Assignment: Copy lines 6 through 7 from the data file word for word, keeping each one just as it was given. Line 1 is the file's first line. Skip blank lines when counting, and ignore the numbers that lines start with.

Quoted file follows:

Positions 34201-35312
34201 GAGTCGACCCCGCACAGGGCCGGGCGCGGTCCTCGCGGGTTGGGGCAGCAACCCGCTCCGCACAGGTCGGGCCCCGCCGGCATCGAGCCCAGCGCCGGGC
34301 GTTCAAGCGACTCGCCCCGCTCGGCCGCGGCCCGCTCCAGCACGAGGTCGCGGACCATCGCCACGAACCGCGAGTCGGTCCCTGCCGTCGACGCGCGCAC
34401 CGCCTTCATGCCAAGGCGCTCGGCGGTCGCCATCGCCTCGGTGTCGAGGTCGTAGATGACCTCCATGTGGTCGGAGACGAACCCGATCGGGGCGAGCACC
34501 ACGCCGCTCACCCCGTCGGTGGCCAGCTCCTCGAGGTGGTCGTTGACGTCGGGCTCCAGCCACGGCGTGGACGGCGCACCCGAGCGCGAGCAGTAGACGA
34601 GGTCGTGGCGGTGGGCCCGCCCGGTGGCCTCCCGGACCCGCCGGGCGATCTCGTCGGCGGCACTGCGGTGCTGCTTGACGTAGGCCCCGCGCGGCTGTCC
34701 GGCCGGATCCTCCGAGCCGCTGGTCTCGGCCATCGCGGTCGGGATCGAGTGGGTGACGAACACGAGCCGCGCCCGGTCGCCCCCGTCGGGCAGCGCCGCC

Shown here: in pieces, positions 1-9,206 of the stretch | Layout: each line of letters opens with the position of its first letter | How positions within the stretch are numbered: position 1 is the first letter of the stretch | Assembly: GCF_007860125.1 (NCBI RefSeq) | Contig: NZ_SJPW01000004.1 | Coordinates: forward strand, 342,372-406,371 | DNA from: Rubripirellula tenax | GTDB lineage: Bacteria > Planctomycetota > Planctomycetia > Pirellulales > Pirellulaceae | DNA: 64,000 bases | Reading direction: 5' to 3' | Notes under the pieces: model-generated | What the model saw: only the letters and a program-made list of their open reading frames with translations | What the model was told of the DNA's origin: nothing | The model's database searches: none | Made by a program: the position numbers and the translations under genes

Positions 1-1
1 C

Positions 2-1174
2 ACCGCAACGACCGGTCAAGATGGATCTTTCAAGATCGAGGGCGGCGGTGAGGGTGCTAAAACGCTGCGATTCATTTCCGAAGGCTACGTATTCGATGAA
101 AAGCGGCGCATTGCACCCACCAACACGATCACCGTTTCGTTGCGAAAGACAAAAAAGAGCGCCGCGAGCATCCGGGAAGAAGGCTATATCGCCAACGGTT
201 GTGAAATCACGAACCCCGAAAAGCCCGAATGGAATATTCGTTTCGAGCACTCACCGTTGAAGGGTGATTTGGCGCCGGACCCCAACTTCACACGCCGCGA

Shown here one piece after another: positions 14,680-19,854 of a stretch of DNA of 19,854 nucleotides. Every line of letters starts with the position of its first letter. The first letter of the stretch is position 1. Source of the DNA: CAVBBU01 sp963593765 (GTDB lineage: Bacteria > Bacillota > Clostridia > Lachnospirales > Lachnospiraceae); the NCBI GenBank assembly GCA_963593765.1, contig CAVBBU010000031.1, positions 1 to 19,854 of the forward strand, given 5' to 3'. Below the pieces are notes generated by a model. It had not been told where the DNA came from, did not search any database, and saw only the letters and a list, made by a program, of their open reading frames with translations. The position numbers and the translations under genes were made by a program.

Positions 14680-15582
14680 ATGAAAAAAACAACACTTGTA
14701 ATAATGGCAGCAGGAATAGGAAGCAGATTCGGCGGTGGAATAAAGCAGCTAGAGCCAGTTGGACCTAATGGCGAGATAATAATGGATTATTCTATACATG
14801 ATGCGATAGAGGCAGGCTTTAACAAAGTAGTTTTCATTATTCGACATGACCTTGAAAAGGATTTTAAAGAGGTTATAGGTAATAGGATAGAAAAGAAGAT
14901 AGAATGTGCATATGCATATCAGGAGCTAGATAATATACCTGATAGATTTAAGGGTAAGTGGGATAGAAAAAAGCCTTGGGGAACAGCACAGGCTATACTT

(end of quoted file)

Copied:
34601 GGTCGTGGCGGTGGGCCCGCCCGGTGGCCTCCCGGACCCGCCGGGCGATCTCGTCGGCGGCACTGCGGTGCTGCTTGACGTAGGCCCCGCGCGGCTGTCC
34701 GGCCGGATCCTCCGAGCCGCTGGTCTCGGCCATCGCGGTCGGGATCGAGTGGGTGACGAACACGAGCCGCGCCCGGTCGCCCCCGTCGGGCAGCGCCGCC